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“Bite-Size Bits of Local, National, and Global History”
Canton in Cherokee County, Georgia — The American South (South Atlantic)
 

Joseph Emerson Brown

 
 
Joseph Emerson Brown Marker image. Click for full size.
By David Seibert, August 13, 2009
1. Joseph Emerson Brown Marker
Inscription. Born April 15, 1821 in Pickens District, South Carolina, he grew up in Union County, Georgia. He taught to pay for his education and while teaching in Canton he read law at night, being admitted to the bar in August, 1845.

He graduated from the Yale Law School and practiced law in this city. He was elected State Senator in 1849; Judge of the Superior Court, Blue Ridge Circuit, in 1855; Governor in 1857, serving during the trying years of the War Between the States until 1865.

He was Chief Justice of the Georgia Supreme Court from 1868 to 1870, resigning to become manager of the Western and Atlantic Railroad.

He was President of the Dade Coal Company, and had other large mining interests, and owned several farms. He was elected United States Senator in 1880; then elected for a second term.

In memory of his son, Charles McDonald Brown, he established a $50,000 scholarship at the University of Georgia.

Governor Brown died November 30, 1894. His Canton home stood near this marker. After his death his heirs presented this tract to the city for a park, fittingly named Brown Park
 
Erected 1953 by Georgia Historical Commission. (Marker Number 028-3.)
 
Marker series. This marker is included in the Georgia Historical Society/Commission marker
Joseph Emerson Brown Marker image. Click for full size.
By David Seibert, August 13, 2009
2. Joseph Emerson Brown Marker
Note the arch to the right, and the Canton City Hall to the left rear.
series.
 
Location. 34° 14.111′ N, 84° 29.414′ W. Marker is in Canton, Georgia, in Cherokee County. Marker is on East Marietta Street 0 miles north of Elizabeth Street, on the right when traveling north. Click for map. The marker is in Brown Park. Marker is in this post office area: Canton GA 30114, United States of America.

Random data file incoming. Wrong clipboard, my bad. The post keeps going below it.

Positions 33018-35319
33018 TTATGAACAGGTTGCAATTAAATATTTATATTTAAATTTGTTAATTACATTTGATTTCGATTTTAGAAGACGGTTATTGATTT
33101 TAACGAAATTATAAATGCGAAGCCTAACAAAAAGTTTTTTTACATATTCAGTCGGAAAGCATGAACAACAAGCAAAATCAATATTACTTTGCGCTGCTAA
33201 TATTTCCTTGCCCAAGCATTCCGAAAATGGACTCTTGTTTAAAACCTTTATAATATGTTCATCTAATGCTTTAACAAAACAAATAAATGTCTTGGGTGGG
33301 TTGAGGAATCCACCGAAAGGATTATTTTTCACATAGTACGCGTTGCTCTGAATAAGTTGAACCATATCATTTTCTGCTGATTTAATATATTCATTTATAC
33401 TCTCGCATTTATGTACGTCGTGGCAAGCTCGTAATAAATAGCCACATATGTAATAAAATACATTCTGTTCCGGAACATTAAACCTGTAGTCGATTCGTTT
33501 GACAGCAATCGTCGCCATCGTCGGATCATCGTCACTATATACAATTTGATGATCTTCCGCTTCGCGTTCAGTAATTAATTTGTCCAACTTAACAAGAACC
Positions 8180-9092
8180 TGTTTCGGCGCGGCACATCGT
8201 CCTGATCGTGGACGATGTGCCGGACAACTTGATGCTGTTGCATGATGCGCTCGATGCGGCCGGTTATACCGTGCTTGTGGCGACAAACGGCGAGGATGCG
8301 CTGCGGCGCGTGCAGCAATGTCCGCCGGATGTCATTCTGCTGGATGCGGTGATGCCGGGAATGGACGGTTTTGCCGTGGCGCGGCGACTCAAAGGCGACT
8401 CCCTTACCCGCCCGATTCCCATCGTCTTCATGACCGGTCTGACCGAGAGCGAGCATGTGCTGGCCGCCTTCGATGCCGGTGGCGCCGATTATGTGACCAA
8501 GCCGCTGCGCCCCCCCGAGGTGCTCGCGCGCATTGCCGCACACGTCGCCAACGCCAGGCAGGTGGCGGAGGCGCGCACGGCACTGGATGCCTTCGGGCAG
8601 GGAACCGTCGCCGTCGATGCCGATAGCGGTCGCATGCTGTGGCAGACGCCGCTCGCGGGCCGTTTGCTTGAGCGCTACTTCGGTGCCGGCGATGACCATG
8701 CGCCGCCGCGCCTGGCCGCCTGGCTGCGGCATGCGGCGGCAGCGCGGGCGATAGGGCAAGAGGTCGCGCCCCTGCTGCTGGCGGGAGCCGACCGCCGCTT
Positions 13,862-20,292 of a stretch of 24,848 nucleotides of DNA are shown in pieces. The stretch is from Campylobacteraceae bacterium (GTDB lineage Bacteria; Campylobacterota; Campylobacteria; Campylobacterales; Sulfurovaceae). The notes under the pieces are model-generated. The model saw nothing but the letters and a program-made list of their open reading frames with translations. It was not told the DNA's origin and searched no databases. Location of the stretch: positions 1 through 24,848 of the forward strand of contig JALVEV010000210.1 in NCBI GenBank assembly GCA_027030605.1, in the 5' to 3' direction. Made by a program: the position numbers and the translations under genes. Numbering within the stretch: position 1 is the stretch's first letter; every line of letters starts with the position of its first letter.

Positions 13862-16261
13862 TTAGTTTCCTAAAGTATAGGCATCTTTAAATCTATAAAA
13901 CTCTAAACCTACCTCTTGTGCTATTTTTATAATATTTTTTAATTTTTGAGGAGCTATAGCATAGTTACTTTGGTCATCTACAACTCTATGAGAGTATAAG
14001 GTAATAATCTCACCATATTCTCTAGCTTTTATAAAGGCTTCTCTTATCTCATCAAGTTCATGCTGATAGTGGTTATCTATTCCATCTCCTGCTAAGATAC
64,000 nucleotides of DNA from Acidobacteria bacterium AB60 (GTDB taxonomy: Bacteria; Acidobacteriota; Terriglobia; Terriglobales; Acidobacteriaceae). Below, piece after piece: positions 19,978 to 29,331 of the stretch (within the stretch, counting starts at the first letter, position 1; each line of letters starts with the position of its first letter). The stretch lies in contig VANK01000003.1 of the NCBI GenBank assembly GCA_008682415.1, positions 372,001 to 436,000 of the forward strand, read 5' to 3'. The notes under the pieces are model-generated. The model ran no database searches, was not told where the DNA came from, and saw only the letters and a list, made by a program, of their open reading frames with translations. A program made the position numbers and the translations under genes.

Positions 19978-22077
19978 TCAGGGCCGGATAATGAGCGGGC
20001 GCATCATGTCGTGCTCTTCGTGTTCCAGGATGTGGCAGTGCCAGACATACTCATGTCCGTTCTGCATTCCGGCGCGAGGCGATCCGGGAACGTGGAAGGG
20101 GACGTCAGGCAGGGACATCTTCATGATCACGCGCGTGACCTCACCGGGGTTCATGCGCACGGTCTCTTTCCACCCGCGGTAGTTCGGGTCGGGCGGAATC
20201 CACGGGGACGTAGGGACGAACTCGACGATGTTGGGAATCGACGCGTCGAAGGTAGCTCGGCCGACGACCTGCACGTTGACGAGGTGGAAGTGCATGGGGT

Other nearby markers. At least 8 other markers are within 15 miles of this marker, measured as the crow flies. Cherokee County (about 700 feet away, measured in a direct line); Cherokee County Gold (approx. 0.2 miles away); Crescent Farm Rock Barn (approx. 0.6 miles away); Fort Buffington (approx. 4.3 miles away); Battle of Taliwa (approx. 9.6 miles away); Old Pine Log Indian Town (approx. 12.7 miles away); Georgia Marble Company and the Village of Tate (approx. 13.7 miles away); Old Federal Road (approx. 14.3 miles away but has been reported missing). Click for a list of all markers in Canton.
 
Also see . . .  Joseph E. Brown. The New Georgia Encyclopedia biography of Brown. (Submitted on August 24, 2009, by David Seibert of Sandy Springs, Georgia.) 
 
Categories. Antebellum South, USCharity & Public WorkGovernmentPoliticsRailroads & StreetcarsWar, US Civil
 
The Arch in Brown Park image. Click for full size.
By David Seibert, August 13, 2009
3. The Arch in Brown Park
This is the Civil War Side
The Arch in Brown Park image. Click for full size.
By David Seibert, August 13, 2009
4. The Arch in Brown Park
The Great War Side
Dedication Stone in Brown Park image. Click for full size.
By David Seibert, August 13, 2009
5. Dedication Stone in Brown Park
Front of Stone
Dedication Stone in Brown Park image. Click for full size.
By David Seibert, August 13, 2009
6. Dedication Stone in Brown Park
Rear of Stone
Dedication Stone in Brown Park image. Click for full size.
By David Seibert, August 13, 2009
7. Dedication Stone in Brown Park
One side -- the fourth side is blank
 
 
Credits. This page originally submitted on , by David Seibert of Sandy Springs, Georgia. This page has been viewed 1,327 times since then and 34 times this year. Photos:   1, 2, 3, 4, 5, 6, 7. submitted on , by David Seibert of Sandy Springs, Georgia. • Craig Swain was the editor who published this page. This page was last revised on June 16, 2016.
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